Drought conditions aside, Texas faces a potential water crisis because of the increase in urban populations, according to a lecture the Humanities Institute presented Tuesday.
As Texas looks at the problem of water going forward, Andrew Sansom, director of the Meadows Center for Water and the Environment at Texas State University, said the state has to address the fact that its population will double in the next 50 years.
Sansom said this raises questions of where the increased population will get water.
“[Texas] has already given permission for more water to be withdrawn from most of our rivers than are in it today,” Sansom said.
Although Sansom painted a dim picture of the future of Texas’ water supply, he cited El Paso as an example of innovative water collection.
“In El Paso, they are putting immense amounts of energy into desalinating brackish water, which is closer to the customers and cheaper to desalinate than gulf water,” Sansom said.
Katherine Lieberknecht, community and regional planning lecturer for the UT School of Architecture, cited a chart from the 2012 State Water Plan predicting the amount of urban water use will surpass the agricultural use of water in 2060. Lieberknecht said this statistic helped her better understand the relationship between supply and quality of water in cities.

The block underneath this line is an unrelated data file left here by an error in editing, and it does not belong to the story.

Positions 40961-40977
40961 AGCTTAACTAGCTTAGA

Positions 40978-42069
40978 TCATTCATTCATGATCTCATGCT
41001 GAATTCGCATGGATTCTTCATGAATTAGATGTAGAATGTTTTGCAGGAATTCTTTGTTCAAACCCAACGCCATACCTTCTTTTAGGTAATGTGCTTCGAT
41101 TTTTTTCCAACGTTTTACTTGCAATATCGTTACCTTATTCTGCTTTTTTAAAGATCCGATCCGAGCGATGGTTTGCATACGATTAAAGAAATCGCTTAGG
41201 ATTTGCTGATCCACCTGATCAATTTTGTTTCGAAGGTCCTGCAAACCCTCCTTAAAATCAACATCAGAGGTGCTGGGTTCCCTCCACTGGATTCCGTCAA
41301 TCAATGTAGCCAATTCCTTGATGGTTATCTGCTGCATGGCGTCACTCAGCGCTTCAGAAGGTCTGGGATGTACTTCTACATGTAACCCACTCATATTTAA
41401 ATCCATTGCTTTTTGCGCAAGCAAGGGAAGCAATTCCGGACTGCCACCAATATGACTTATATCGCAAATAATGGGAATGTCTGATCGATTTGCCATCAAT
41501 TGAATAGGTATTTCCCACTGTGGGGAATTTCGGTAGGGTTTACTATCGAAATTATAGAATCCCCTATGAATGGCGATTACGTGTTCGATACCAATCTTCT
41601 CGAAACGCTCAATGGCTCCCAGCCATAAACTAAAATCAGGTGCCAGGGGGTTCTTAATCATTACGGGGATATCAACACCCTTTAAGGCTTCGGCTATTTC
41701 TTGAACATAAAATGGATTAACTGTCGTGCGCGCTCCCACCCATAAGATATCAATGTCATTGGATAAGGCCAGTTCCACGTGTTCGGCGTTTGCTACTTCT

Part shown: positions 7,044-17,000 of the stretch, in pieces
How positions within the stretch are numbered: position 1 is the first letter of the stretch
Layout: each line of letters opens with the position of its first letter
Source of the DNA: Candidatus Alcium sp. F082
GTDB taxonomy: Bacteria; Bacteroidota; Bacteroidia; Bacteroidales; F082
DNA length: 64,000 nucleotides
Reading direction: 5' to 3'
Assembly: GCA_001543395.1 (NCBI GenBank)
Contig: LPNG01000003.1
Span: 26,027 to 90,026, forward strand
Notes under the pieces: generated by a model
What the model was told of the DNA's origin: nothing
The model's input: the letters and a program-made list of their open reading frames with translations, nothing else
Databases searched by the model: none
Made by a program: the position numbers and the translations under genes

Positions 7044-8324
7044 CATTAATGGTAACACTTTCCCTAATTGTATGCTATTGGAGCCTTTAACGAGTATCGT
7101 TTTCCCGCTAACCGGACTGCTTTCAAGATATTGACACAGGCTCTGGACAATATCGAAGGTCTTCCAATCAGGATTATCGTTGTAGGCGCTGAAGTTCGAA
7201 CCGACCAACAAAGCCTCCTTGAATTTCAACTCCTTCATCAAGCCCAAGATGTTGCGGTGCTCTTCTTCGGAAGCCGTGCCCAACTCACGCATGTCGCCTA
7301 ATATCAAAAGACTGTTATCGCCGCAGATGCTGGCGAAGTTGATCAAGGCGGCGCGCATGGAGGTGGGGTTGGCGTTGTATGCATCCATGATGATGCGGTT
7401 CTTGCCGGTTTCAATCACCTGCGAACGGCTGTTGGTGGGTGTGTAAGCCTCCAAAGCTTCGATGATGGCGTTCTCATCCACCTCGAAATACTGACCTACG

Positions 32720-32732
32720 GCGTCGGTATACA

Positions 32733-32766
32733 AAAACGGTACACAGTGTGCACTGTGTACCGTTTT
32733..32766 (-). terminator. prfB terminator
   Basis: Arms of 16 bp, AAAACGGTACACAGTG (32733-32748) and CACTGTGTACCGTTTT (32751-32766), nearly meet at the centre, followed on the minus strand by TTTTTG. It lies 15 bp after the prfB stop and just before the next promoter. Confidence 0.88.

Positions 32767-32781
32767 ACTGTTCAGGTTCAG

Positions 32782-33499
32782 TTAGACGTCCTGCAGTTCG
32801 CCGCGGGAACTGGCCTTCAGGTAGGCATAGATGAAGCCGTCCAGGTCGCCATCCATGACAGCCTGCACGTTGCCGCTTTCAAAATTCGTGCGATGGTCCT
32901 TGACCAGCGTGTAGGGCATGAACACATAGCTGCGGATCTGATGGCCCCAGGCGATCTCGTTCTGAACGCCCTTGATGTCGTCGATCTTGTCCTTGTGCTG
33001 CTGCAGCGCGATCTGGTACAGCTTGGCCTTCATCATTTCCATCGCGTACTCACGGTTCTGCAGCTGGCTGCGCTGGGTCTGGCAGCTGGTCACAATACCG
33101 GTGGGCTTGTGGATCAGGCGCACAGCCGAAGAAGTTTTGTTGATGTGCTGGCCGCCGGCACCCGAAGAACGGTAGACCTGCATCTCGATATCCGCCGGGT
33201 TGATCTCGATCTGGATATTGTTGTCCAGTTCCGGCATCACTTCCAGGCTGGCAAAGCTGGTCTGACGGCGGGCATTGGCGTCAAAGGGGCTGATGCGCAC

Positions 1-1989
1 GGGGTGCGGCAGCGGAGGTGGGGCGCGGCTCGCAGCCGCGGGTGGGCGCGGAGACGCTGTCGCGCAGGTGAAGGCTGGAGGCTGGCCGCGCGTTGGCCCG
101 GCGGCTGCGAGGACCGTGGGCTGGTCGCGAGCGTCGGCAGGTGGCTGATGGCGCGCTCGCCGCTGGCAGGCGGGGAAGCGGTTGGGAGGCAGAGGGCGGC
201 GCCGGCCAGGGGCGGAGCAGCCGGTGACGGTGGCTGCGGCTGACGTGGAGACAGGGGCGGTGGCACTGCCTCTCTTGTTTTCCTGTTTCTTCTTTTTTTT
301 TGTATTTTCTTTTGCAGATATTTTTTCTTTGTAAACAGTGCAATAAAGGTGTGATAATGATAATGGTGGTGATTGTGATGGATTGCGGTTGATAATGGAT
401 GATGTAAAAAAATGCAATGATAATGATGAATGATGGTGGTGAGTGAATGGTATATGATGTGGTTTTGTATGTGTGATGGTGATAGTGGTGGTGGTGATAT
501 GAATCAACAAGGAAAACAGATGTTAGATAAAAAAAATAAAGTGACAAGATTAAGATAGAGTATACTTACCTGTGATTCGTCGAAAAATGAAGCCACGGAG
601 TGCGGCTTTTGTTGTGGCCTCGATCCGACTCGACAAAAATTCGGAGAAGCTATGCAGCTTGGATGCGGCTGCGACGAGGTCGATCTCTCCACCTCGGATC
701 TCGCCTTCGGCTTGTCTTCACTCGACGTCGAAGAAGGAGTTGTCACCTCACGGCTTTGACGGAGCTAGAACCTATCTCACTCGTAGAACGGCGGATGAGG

Lieberknect said, despite water-saving methods Austin currently employs, such as recycling wastewater and collecting rainwater for irrigation, the City needs to work on limiting its water consumption.
“The U.N. estimates that humans should have 13 gallons a day,” Lieberknecht said. “The average use of water around the world is 40 gallons per day. Austin’s conservation goal is to get us down to 140 gallons per day.”
Efforts to conserve water at the University included reducing the use of fountains, changing the sprinkler systems from manual to digital and continuing to look at other methods of landscaping.
Jim Walker, director of the office of sustainability, discussed how the University plans to limit its water consumption.
“One [way] is our natural resource conservation plan that lays out 40 percent water reduction of total use from our high in 2009 and, by 2020, reduce[s] of half from non-potable sources,” Walker said.